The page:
How “Free to Be … You and Me” has influenced my life, examples #312-317: My husband does the lion’s share of the cooking. (His brisket is to die for.) He and I have taken turns being the primary breadwinner. (Right now, I’m at bat.) Our child has my last name. Our house, so far, is a Barbie-free zone. The Legos and toy trains have pride of place in the living room.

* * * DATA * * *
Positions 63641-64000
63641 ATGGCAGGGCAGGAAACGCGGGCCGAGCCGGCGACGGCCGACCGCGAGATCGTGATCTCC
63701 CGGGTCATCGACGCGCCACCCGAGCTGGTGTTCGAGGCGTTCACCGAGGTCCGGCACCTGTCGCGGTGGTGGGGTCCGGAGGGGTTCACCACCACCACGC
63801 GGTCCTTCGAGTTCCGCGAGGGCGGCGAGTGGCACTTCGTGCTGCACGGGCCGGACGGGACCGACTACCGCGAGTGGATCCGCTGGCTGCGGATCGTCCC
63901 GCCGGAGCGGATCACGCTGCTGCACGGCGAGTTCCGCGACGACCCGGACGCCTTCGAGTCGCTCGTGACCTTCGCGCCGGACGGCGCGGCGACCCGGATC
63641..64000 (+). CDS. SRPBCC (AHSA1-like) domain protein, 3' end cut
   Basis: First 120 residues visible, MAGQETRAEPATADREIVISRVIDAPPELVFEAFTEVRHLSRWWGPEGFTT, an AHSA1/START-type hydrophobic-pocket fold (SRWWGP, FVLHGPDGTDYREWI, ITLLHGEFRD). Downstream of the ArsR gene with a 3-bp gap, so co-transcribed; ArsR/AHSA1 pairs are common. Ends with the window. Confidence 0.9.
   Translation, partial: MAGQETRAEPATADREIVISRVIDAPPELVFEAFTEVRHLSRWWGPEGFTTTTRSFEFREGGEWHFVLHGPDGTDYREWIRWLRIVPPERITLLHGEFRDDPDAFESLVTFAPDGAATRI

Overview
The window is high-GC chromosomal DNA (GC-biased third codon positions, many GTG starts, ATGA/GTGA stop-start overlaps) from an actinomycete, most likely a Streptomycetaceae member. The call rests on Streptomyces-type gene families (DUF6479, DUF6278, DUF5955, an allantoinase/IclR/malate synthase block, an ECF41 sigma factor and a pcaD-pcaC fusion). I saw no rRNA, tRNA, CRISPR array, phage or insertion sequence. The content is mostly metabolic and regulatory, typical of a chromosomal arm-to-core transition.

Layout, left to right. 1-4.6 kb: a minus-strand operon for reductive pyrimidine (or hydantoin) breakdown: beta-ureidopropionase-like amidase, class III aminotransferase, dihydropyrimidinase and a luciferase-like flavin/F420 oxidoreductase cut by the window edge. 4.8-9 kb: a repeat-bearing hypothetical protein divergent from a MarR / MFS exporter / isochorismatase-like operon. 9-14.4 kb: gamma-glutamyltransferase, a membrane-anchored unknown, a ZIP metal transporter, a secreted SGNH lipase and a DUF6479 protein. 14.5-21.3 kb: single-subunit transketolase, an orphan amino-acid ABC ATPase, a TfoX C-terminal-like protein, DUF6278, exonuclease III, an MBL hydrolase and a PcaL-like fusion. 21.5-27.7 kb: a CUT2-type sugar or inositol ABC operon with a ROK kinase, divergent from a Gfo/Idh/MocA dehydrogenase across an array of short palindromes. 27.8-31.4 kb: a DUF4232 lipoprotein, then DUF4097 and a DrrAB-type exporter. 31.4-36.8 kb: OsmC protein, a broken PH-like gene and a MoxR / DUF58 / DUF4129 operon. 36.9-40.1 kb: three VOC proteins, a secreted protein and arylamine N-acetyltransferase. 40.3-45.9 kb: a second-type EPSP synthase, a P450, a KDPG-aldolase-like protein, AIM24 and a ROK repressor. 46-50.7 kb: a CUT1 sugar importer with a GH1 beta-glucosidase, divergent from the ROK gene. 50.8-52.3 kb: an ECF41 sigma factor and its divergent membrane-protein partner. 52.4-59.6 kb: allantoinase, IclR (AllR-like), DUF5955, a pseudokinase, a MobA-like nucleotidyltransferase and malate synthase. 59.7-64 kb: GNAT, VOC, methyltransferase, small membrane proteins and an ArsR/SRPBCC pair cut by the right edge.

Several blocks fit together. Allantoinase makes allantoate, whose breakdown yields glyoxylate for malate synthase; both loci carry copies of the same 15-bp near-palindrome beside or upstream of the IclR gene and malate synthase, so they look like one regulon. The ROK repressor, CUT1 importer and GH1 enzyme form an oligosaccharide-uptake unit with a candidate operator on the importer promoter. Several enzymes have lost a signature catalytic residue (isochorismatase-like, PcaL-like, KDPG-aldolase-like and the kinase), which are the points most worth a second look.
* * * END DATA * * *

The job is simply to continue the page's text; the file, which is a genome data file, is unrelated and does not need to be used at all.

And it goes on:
Recently, the Jewish Community Center of Manhattan sponsored an evening billed as a 30th anniversary celebration of “Free to Be,” the collection of children’s stories, songs and poems celebrating gender equality. Technically, the album came out in 1972 and the companion book and television special (featuring a dark, skinny, massively Afro’d, impossibly young Michael Jackson singing, “When we grow up… we don’t have to change at all” — and don’t even get me started on the many levels of freakishness there) premiered in 1974, but who’s counting? The audience, composed primarily of 30- and 40-something women, was as giddy as 9-year-old girls at a Britney concert. When the panelists entered — Marlo Thomas, who conceived the entire project; Carole Hart, the “Sesame Street” contributor who co-produced the album; Francine Klagsbrun, the editor of the “Free to Be” book; Letty Cottin Pogrebin, a founding editor of Ms. and an editorial consultant on the project; and Gloria Steinem, who served as Gloria Steinem — the audience screamed.